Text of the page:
Philly Geek Awards 2012 On Vimeo

I attended the Philly Geek Awards two weeks ago and had a great time. (If you don’t blink, you can see me in the background sporting my kilt at a couple of moments in the video above.) I was there representing WordCamp Philly for Local Event of the Year (we didn’t win, alas).

If you get a chance, the animations used to introduce each award category are also well worth a watch.

All in all, it was a top-flight event and I am looking forward to the 2013 incarnation with excitement.

Tweet Fulfillment

There are days that I’m amazed by the Internet, and then there are days that it lives downup to my expectations. Take, for instance, a recent Tweet of mine in which I pondered

I was quickly answered by Stephane, who pointed out the wonderfully-implemented and -documented iPod Shuffle RAID0 array.

A few days thereafter, Slashdot posted a story detailing a semi-automatic 3.5″ floppy disk “gun”, a story whose comments section revealed a wonderful link to a gentleman who decided to create a RAID constructed entirely out of 3.5″ floppy drives.

While all that’s awesome, it’s still incomplete. Here’s where you come in, Internet. I want RAID arrays constructed out of

  1. Commodore tape decks
  2. Jazz/Zip Drives
  3. reel-to-reel drives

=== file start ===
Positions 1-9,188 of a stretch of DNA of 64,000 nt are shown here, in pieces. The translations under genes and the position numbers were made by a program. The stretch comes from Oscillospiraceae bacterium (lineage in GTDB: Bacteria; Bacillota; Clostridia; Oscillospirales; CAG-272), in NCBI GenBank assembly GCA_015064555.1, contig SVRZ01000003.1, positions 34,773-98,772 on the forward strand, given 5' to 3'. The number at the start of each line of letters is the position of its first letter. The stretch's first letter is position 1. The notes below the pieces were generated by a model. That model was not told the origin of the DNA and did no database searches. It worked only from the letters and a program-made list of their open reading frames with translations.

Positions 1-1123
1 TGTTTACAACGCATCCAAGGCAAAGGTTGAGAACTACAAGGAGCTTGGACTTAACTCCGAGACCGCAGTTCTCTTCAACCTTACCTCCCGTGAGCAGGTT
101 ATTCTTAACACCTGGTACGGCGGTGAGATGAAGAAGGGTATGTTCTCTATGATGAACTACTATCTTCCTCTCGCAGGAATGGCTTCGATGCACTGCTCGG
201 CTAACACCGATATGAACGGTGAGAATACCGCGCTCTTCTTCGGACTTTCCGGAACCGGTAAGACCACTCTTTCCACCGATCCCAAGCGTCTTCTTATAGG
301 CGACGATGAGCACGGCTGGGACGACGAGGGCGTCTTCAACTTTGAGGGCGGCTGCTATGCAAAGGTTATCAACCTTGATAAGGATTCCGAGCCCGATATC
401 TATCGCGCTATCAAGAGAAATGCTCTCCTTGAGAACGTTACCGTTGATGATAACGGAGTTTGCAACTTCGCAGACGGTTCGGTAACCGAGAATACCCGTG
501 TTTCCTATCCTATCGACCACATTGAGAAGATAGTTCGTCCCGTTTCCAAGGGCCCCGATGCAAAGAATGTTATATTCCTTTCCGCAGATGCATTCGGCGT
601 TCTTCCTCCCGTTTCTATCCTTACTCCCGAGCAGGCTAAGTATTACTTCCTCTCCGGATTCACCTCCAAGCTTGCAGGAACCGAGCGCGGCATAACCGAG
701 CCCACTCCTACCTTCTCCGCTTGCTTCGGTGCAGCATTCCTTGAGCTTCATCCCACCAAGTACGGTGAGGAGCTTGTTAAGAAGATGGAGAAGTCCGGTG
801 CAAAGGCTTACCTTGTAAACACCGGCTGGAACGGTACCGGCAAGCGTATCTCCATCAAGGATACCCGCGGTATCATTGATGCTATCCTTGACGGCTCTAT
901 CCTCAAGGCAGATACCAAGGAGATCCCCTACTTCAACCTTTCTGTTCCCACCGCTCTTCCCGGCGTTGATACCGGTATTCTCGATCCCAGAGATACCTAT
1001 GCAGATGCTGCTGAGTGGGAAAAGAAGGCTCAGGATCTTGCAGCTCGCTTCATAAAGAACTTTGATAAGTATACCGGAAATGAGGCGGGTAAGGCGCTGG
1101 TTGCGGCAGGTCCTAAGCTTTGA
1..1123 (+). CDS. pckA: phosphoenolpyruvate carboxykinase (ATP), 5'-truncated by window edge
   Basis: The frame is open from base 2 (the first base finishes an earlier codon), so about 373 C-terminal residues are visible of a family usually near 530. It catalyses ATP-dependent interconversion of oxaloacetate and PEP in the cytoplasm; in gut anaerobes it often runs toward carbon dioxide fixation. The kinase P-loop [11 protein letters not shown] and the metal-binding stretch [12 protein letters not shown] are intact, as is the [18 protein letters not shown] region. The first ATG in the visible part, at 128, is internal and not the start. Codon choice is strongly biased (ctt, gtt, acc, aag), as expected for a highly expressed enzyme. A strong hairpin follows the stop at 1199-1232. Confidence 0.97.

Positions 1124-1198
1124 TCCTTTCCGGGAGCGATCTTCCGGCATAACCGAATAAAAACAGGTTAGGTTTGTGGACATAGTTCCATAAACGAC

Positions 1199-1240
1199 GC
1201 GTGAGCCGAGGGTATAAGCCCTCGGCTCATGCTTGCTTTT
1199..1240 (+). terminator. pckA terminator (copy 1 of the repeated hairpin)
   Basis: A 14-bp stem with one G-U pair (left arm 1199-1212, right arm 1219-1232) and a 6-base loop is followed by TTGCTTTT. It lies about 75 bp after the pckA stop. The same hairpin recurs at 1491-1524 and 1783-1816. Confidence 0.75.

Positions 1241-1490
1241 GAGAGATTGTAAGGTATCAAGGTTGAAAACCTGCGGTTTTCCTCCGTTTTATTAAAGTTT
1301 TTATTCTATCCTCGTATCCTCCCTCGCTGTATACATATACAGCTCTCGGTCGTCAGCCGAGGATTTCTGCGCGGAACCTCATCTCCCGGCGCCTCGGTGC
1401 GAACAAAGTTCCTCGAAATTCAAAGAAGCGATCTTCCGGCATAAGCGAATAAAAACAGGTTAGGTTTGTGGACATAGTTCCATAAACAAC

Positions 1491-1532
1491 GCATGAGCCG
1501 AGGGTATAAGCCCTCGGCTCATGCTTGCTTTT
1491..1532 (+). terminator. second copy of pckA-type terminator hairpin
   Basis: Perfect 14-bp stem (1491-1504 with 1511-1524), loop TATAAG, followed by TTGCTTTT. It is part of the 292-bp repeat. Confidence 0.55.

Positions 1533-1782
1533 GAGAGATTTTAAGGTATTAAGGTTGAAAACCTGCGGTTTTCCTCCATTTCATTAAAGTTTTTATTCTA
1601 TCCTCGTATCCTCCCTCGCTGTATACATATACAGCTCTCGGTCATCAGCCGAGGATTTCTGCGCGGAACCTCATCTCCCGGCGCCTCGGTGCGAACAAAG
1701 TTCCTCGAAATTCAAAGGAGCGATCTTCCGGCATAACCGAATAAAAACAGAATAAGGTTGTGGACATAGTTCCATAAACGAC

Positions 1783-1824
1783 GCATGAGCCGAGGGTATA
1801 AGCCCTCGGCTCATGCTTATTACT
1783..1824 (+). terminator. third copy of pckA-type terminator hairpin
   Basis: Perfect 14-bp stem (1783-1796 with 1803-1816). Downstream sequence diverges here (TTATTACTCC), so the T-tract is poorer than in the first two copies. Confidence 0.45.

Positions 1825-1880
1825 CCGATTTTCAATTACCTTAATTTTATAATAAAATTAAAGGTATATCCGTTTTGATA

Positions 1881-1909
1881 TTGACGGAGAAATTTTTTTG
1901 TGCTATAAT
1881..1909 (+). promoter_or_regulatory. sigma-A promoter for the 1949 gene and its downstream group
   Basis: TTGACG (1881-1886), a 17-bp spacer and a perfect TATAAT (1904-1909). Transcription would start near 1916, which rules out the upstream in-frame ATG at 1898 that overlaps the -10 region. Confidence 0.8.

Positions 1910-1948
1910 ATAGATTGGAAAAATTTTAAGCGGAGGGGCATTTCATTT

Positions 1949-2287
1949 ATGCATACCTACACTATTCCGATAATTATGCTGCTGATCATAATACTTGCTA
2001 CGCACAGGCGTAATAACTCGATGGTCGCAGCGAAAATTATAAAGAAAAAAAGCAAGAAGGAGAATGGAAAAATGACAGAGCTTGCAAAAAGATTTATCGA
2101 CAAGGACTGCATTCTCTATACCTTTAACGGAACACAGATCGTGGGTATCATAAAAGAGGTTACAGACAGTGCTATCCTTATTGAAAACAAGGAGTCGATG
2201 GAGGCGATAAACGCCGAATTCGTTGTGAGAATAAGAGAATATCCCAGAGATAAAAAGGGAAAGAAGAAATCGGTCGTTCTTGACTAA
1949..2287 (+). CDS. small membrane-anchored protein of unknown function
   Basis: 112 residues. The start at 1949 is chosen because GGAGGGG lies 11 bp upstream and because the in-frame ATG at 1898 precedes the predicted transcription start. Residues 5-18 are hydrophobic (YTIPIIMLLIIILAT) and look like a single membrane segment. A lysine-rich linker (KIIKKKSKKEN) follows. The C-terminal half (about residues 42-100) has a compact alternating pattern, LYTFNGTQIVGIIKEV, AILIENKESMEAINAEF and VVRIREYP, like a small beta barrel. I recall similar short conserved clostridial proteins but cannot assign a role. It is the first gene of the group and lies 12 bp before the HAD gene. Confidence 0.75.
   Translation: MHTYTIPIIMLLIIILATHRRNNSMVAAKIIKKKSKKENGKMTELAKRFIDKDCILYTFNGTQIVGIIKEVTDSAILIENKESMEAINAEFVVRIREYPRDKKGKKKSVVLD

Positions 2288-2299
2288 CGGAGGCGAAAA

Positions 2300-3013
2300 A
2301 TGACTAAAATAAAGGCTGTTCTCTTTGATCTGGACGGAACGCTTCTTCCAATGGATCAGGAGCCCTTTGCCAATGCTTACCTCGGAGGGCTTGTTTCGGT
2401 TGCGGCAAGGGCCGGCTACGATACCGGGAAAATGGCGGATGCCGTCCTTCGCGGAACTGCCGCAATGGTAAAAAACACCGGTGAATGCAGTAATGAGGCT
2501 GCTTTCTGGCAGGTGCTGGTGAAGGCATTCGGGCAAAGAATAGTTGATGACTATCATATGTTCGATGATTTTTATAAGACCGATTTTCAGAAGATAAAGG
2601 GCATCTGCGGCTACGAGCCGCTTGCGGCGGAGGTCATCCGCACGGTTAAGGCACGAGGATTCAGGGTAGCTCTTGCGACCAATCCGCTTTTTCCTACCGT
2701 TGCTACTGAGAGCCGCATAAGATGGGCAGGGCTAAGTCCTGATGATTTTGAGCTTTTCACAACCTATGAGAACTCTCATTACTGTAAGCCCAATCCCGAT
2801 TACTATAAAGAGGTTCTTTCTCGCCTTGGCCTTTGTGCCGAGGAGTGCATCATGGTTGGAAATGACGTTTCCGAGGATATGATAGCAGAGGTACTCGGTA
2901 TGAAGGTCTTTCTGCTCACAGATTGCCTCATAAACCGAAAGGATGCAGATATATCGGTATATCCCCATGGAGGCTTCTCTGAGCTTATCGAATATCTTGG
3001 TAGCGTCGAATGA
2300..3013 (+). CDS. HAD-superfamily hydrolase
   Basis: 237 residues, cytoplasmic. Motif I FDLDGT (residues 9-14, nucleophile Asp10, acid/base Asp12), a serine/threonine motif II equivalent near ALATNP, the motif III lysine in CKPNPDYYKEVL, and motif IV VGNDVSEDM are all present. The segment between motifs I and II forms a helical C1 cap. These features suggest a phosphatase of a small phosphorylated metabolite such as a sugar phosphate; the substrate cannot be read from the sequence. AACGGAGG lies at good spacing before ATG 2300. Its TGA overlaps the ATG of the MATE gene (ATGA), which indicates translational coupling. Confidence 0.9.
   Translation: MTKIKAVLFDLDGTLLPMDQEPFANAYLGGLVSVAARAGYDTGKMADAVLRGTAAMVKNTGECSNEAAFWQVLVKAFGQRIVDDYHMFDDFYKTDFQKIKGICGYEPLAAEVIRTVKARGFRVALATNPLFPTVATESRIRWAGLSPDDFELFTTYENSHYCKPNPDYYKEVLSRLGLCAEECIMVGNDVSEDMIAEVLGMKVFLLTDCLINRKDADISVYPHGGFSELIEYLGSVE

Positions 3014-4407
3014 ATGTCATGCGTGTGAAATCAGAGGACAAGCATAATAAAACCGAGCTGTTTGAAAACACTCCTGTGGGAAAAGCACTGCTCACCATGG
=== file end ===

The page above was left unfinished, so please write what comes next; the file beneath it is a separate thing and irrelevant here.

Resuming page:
4. 5.25″ floppy drives
  5. floor-standing “washer”-style hard drives
  6. ENIAC-style tubes

No bonus points will be awarded to those suggesting punch card RAID arrays for reasons I’ve made clear elsewhere. Now snap to it!

Just Call Me MacGyver: Systems Administrator

I’m working a bit late today as I had to schedule some downtime for a critical piece of hardware that needed to be powered down, lightly disassembled, have a part replaced and then powered back up. As I unscrewed the part to be replaced, I thought to myself “Boy, it’d sure stink if I dropped this case screw down into the bottom of the case, what with this rack-mounted system being without true rails and all and thus really hard to get into.” Bet you can guess what happened next.

Cursing my luck, I sprinted back to my desk, grabbed my flashlight and the closest thing to a mirror I had on hand — a Dell system recovery CD. Back to the rack I went and, using the CD as an adjunct periscope, I located and managed to fish out the screw, no fuss, no muss.

I’m so proud of me.